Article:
So yes, maybe his good temperament was a direct result of his removal from the crystal veins, but there was also a chance Doc’s serenity came from accepting his incarceration, as a man guilty of murdering his wife might do.
Not that Gideon had ever asked. One didn’t ask such things in Morton.
In fact, there were a lot of things one didn’t ask about in lockup, along with Did you do it? Are you gonna eat that? And Mind picking up that soap?
The end result of this universal ban on curiosity was that, even after six years, and even though he counted Doc as a friend, Gideon knew next to nothing about the man. Or, nothing beyond his having once been a famed neurophysiologist, currently an overqualified prison medic (this last gleaned from the many times he’d stitched Gideon up over the years), and an exceedingly sharp card player.
Doc, unaware of Gideon’s musings, nodded at the pot. “As Elvis is, at least metaphorically, off the table, what do you have to bet?”
Gideon glanced about. Satisfied they remained unobserved, he drew from his shirt pocket a thin sheaf of grubby, many-times-thumbed-over pages. “Got chapters six through nine of Curse of the Amazons.” He made sure Doc got a good look at the pages before tucking them back into his pocket. “Good enough?”
“Honey from the keepers,” Doc judged. “Call.”
Gideon’s eyes darted up to spy not one, not two, but three corrections officers approaching. Dust puffed like smoke from all six feet as they crossed the yard, making it appear, in the red light of the setting suns, as if the entire prison were on fire.
“Prisoner six-six-eight-nine-seven,” the foremost CO called out, not quite looking at Gideon. It was one of the tricks all the screws were taught—don’t make eye contact with the prisoners because if you make eye contact, they might remember they’re human. “You are requested in the warden’s office.”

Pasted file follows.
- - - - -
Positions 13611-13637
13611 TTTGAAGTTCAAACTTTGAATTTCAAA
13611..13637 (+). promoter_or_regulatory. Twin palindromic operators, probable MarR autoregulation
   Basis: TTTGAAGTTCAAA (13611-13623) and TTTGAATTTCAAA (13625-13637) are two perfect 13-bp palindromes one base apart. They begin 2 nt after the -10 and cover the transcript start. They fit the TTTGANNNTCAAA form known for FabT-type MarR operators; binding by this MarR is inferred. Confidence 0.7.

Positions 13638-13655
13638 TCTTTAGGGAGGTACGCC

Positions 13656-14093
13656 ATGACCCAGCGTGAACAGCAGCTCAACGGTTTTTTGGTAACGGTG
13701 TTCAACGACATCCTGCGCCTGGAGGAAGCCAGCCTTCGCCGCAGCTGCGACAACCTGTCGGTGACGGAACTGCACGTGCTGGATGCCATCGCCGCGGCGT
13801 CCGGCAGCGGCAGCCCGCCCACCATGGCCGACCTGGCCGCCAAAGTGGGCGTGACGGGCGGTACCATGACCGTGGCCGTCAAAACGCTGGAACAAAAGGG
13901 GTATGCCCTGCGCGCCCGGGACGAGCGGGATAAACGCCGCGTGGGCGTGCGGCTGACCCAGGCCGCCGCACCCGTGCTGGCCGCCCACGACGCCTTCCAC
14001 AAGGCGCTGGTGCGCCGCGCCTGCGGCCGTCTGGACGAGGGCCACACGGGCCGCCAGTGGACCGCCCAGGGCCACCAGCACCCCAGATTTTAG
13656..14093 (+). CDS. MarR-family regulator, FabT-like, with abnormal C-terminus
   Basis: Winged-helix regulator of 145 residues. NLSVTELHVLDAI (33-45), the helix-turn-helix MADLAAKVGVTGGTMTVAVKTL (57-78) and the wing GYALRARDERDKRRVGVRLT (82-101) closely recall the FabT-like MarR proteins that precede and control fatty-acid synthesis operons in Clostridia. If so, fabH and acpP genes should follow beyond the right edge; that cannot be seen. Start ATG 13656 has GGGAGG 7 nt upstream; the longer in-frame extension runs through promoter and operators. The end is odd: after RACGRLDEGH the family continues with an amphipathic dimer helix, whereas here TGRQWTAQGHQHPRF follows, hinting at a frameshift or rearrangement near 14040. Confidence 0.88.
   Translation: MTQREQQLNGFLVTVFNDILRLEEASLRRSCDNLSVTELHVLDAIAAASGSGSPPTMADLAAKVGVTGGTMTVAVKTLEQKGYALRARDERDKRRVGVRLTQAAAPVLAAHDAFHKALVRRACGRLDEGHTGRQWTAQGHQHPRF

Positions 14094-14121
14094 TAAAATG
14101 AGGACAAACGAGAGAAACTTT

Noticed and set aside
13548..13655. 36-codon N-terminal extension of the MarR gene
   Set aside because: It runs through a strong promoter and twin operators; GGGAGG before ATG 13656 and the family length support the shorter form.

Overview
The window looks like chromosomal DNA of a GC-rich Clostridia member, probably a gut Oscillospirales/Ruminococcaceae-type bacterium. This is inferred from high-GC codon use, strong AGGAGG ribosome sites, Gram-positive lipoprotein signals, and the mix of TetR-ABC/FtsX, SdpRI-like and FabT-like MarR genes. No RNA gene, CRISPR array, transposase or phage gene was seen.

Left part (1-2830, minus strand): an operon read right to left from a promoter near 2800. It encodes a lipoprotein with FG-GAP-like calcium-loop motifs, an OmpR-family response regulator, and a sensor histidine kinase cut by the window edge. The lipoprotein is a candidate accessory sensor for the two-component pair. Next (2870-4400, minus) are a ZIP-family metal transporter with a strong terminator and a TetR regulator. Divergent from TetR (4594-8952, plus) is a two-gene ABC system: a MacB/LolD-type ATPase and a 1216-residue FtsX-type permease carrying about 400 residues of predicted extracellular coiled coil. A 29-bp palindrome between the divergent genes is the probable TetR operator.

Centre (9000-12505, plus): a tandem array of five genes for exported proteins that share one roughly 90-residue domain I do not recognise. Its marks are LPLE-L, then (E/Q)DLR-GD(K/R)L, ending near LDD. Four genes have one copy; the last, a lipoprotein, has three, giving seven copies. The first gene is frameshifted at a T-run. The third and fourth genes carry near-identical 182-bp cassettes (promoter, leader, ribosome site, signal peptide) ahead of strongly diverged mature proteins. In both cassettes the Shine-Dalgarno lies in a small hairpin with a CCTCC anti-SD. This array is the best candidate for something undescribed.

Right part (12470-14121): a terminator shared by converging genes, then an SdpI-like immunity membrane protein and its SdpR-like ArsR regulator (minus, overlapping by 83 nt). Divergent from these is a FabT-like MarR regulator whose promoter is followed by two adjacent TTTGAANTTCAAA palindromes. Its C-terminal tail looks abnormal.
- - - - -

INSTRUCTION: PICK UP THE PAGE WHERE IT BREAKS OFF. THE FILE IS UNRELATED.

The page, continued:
Elvis, waking, hissed.
“Can’t it wait?” Gideon soothed the draco with one hand and waved his cards with the other. “We’re in the middle of a game, and I’m sitting on an apiary that’ll net me enough TP to last out the month.”
“You’re sitting on a full hive, at best,” Doc reproved mildly.
“Only one way to find out,” Gideon said with a grin
“Cut the crap, Quinn.” The second CO, a long-timer by the name of Finch, spoke with the weariness of familiarity. “You know what day it is. The review board is waiting.”
“You didn’t say it was your anniversary,” Doc said, surprised. “You should go. I’ll watch Elvis.”
“And take a peek at my cards?”
“I wouldn’t dream—”
“That’s enough, Doc,” the third CO cut in, not even tilting his head in the older man’s direction. “And you?” He grabbed Gideon by the collar. “On your feet, drone.”
And then the third CO, a de-mobbed airman who’d not been on the job in Morton long enough to know any better, was on the ground before he knew what hit him.
The first CO, on the other hand, knew exactly what hit him, as he moved to subdue Gideon and ran neck first into Gideon’s rising elbow. A heartbeat later that same CO was bent backwards on the slab-slash-table, gulping for breath with Gideon’s hand tightening around his throat.
For a moment the only things that moved were Elvis, flapping to safety atop of the yard’s enclosing wall, and one roll of toilet paper, leaving a white trail through the red-tinted dust as it made its escape.
“You’ll want to back off, Quinn.” Finch’s shock stick hummed to life even as the sirens began to wail lockdown.
Wordlessly, Gideon released the gaping CO and dropped to his knees with his hands on his head.
“Guess that’s the game,” Doc said, joining Gideon on the ground as yet more guards flowed from the inner gates.
“Dammit, Quinn.” Finch shook his head at the prisoner. “Are you trying to tank your chance at parole?”
“Grow up, Finch,” Gideon said flatly. “They’re never going to grant me parole.”